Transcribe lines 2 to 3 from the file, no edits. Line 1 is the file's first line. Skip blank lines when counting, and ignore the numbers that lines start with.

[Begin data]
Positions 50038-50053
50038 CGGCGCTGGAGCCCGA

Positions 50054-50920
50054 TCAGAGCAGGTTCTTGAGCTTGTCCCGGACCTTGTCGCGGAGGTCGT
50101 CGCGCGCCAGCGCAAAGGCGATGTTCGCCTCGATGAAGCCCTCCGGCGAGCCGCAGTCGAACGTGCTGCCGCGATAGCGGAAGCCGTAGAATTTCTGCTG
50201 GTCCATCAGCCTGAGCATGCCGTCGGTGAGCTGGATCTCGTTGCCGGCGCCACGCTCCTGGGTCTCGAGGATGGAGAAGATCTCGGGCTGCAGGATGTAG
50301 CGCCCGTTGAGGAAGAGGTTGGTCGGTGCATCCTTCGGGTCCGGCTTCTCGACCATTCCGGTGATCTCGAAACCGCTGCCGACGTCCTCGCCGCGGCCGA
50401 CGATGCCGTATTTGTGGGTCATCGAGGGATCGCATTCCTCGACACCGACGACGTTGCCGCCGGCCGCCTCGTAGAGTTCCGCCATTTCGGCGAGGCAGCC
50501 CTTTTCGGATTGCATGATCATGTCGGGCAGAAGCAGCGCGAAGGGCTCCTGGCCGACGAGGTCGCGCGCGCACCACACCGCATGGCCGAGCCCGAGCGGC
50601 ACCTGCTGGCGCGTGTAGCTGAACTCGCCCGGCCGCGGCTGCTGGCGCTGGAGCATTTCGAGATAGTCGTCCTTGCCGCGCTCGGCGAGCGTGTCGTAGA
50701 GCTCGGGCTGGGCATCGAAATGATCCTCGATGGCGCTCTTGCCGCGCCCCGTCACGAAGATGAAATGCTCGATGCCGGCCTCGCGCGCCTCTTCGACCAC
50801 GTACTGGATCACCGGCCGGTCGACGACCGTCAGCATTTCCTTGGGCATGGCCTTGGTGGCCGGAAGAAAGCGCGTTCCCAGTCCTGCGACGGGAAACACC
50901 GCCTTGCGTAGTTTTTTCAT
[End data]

50038 CGGCGCTGGAGCCCGA

Positions 50054-50920